Greenhill Books: Napoleonic Library

In The Legions Of Napoleon

The Memoirs of a Polish Officer in Spain and Russia, 1808-1813

By Heinrich von Brandt
Translated and Edited by Jonathan North

In The Legions Of Napoleon cover

Heinrich von Brandt was eighteen when he enlisted in the French Army and was sent to Spain, in 1808, as an officer in Napoleon's Grande Armée. These superb memoirs, never before published in English, are some of the finest to have emerged from the Napoleonic era.

From 1808 to 1812 Brandt was caught up in Napoleon's attempt to subjugate Spain, fighting in set-piece battles, horrific sieges (including the legendary siege of Saragossa) and hunting and being hunted by merciless bands of guerrillas. In 1812 his unit was ordered to take part in the invasion of Russia. Crossing the Niemen 3,000 strong, his regiment fought at Borodino and was completely destroyed in the epic retreat from Moscow - only sixty men returned.

Brandt's exciting narrative conveys what it was like to be a soldier in the Napoleonic Wars and his evocative memoirs paint a picture of Napoleon's troops on campaign and in battle

John Elting described In The Legions Of Napoleon in the following terms:

"This is a real delight - all sorts of new and interesting material. Brandt was an unusually good junior officer and this book really brings home how physically and mentally tough the soldiers of these wars had to be."

Jonathan North, who translated and edited Brandt's recollections, here presents some background to this fascinating project:

"That an account by one of Napoleon's soldiers be translated into English is nothing new. Labaume and Segur were both published soon after the close of the conflict when interest in the 'other side of the hill' was particularly keen. The close of the nineteenth century also saw a spate of translations - Marbot, Coignet, Lejeune and Parquin for example - many of which revelled in the glorious exploits of, usually, the illustrious Imperial Guard. It is much harder to find an account in English which sets down just what it was like to serve and suffer in the armies of the French Emperor. Bourgogne's classic narrative of a soldier's adventures in Russia stands out - but, again, he was a member of the Imperial Guard and his experiences were atypical.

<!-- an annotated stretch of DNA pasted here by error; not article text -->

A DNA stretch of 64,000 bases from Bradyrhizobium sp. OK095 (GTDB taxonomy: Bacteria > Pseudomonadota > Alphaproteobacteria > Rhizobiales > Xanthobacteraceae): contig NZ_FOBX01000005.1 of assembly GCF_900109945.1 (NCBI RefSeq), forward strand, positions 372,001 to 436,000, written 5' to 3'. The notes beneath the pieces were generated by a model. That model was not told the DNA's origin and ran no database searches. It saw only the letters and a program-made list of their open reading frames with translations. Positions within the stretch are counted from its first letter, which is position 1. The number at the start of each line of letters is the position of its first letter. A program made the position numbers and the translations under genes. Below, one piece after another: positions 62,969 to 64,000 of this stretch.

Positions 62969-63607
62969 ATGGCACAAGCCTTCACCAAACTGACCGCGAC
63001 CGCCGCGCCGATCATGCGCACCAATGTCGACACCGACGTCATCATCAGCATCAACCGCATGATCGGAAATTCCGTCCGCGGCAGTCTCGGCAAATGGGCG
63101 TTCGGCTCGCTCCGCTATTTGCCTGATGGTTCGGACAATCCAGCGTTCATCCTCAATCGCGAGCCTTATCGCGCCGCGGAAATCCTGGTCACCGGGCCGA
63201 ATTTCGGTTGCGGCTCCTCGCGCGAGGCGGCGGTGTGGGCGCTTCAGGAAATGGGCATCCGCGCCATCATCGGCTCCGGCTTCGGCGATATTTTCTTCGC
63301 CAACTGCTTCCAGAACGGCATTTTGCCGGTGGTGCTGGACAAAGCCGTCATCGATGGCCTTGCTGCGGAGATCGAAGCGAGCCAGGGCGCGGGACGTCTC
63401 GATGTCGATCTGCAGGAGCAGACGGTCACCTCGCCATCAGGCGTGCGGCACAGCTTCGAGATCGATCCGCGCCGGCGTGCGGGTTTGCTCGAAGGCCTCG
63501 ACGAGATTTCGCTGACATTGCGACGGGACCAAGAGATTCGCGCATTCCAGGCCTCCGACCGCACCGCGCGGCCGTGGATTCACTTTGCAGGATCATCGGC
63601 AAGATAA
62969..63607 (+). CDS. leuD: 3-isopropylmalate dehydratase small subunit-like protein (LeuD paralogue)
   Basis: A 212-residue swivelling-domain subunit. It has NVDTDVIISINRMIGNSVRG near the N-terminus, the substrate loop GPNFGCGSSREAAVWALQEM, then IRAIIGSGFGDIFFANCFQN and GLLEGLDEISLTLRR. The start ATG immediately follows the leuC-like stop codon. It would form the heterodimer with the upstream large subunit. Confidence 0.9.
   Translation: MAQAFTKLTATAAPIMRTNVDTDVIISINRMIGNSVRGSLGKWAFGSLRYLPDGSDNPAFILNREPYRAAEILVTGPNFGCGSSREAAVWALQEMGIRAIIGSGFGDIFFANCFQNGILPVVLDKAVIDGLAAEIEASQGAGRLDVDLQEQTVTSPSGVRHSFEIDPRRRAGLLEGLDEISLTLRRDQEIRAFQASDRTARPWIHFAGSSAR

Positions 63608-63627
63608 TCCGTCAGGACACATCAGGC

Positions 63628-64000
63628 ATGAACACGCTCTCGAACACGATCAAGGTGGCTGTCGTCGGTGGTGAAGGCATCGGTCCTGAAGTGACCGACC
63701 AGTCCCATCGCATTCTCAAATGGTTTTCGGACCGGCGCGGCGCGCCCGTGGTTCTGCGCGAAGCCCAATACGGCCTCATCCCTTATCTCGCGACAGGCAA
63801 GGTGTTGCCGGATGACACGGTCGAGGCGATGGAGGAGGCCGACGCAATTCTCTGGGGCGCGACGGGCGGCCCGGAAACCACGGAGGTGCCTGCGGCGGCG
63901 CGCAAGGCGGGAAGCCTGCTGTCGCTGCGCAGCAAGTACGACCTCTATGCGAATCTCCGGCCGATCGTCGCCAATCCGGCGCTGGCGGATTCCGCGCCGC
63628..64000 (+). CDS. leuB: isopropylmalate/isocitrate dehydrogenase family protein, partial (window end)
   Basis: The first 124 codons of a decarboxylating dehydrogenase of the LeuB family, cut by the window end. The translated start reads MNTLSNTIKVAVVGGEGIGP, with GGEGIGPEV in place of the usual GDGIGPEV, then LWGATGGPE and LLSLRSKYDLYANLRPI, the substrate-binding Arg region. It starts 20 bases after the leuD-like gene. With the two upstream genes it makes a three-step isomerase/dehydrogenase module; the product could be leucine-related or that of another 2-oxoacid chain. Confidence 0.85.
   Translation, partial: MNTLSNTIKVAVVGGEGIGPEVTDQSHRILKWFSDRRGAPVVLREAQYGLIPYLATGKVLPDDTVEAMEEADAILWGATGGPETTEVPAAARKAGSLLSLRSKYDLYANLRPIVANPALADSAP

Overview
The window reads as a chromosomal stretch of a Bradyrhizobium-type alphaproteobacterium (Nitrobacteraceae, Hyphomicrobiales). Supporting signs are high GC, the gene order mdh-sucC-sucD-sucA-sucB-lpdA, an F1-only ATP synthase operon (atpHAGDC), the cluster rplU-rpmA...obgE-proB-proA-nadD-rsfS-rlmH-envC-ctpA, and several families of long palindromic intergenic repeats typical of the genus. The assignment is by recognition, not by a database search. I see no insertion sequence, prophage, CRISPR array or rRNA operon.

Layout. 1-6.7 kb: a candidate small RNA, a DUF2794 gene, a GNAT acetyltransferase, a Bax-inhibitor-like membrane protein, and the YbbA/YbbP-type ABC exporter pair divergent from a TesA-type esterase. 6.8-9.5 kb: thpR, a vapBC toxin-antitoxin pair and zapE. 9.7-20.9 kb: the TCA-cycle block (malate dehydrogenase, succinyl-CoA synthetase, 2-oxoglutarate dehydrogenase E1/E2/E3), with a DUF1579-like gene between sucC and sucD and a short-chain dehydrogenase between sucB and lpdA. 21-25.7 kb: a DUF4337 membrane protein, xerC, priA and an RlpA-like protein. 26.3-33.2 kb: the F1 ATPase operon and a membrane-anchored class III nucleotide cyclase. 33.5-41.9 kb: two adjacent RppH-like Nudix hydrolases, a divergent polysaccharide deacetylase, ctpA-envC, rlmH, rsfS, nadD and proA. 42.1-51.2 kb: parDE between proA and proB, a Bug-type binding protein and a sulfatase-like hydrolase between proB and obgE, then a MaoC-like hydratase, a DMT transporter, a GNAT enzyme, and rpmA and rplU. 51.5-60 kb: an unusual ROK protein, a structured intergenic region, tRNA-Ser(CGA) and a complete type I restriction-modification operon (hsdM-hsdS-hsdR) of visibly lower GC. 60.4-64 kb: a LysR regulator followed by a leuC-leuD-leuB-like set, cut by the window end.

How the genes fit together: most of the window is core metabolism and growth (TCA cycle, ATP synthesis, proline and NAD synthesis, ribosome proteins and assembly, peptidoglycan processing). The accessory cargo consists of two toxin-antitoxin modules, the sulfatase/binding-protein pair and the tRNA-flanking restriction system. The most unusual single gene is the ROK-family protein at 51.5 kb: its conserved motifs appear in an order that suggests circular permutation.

Brandt's account, which was published in French, German and Polish in the nineteenth century, does set down what life was like for the soldiers in an ordinary line infantry regiment - in this case the 2nd Regiment of the Vistula Legion - and, moreover, one which fought in two dreadful campaigns: the Peninsular War (where he served for four long years with only two days of leave) and the invasion of Russia.

In addition, Brandt's account is direct, touching and free from the nostalgic sabre-rattling of old soldiers. He relates his six years of difficult service - whether they reflect well or badly on himself, his unit or his commanders - without exaggeration and in an absorbing narrative punctuated with flashes of humour. It was no doubt that humour which kept Brandt - who was only eighteen when he was conscripted - going through such horrors as the siege of Saragossa, fighting the guerrillas, Borodino and the hell of the retreat from Moscow.

Translating the memoirs was an enjoyable experience. There were a number of problems with some of the technical terms - the meanings of which have changed over the years - and with some of the more colloquial expressions (some of which were even in Spanish for local colour) and soldierly language. But all that adds to the fun."

In The Legions Of Napoleon (ISBN 1-85367-380-3) has 288 pages, 9 maps and 26 illustrations.


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